Hundreds if not thousands of people headed towards the Liffey domain in Lincoln on the 3rd and 4th of April, 2009. A number of scientists including the famous TV “Bugman” (Ruud Kleinpaste) set the scene for Lincoln Primary kids with talks at the school on Friday afternoon, so by after school when the event started at 3.15 half the school children and many of their parents were ready to follow Ruud along the stream to collect bugs. He was like the Pied Piper of Hamlin with a crowd of children following him with more joining as the ever increasing group made their way along the stream bank. Over the 24 hours the large team of scientists from Lincoln University and Landcare Research took groups of people to look for specific types of living things as well as manned the microscopes to identify the samples that the public brought in. There were also many talks and displays, all on the theme of biodiversity.
The BioBlitz at Lincoln’s Liffey Stream, organised by The Lincoln Envirotown Trust, found an amazing 1642 different kinds of life, almost half of them species of bacteria. That’s a lot of things for a small stretch of stream side in a small rural town. They included many surprises, including a native flatworm that had not been recorded in over a hundred years, a European fungus of acorns never before collected in New Zealand, a Banks Peninsula endemic spider usually found in forests, and two unidentified endemic earthworms.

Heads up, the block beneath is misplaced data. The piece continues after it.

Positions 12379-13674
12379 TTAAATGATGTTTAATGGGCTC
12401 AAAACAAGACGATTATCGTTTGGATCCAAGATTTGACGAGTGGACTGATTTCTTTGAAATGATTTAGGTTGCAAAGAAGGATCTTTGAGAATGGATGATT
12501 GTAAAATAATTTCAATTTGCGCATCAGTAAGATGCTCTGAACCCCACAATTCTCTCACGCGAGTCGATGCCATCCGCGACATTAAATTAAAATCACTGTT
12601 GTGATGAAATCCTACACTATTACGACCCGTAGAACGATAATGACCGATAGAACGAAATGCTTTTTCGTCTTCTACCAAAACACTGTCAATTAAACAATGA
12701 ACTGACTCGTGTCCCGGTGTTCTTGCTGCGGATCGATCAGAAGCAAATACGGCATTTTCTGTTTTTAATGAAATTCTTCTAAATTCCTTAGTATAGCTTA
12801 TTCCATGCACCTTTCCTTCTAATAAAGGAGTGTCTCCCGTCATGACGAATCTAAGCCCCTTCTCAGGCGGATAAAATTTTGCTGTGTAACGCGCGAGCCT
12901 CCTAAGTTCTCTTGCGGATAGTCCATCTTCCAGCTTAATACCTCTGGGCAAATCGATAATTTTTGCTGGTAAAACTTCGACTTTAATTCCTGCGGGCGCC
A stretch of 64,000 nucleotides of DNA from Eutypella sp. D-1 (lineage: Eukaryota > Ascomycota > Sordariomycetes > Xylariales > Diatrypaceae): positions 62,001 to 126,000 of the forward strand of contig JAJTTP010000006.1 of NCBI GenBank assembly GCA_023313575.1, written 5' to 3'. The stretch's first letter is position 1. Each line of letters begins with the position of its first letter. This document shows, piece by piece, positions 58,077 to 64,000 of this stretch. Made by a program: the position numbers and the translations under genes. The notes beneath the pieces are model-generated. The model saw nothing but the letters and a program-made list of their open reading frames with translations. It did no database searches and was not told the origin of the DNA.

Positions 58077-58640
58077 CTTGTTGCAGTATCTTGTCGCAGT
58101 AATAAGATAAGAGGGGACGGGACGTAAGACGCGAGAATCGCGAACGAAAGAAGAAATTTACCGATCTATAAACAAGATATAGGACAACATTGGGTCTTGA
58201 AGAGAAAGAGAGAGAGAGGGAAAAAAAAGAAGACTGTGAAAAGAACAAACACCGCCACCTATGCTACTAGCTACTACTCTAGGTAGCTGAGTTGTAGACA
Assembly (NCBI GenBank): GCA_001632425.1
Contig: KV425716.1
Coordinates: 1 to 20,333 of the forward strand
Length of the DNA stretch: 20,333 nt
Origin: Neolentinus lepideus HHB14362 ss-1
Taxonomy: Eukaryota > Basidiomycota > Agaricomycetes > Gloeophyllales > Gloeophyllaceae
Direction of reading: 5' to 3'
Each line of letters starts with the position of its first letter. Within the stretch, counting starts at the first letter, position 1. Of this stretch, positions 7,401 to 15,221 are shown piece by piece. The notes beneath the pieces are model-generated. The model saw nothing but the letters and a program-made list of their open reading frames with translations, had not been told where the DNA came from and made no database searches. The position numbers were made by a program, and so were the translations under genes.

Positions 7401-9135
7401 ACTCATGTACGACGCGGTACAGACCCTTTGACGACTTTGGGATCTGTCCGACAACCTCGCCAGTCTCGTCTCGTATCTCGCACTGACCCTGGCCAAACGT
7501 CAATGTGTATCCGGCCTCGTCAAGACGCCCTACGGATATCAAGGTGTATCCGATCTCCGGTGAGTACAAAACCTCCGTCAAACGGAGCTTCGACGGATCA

While most of the little creepy-crawlies like mites and spiders were native species, plants and fungi they crawled on were mostly wild exotic species. 20% of the plants were native but most of these have been recently planted. Of the wild (self-propagated) plant species found, only 9% were native. This is a reflection of the massive transformation to the flora that has occurred on the Canterbury Plains in the past two centuries. It is promising that some natives have been recently planted back into the area. There is great potential for improvement.
Most birds were also wild exotics (the “non-wild” exotics were recent escapes such as a canary), a reflection of how much the Canterbury Plains has changed. Only three of New Zealand’s native land birds were found in the area: one singing bellbird, a grey warbler, and several fantails. There was a surprise sighting of a white heron. Similarly, none of the butterfly species unique to New Zealand were found. Only the European cabbage white butterfly and North American monarch butterfly were present.
While it is sad that the proportion of natives seems to be small, the efforts by the locals to increase the planting of natives and so to increase the suitable habitat for native animals is encouraging. Perhaps a future Bioblitz will show a big increase in natives.
For the advancement of scientific and technical objectives in Canterbury & Westland, New Zealand.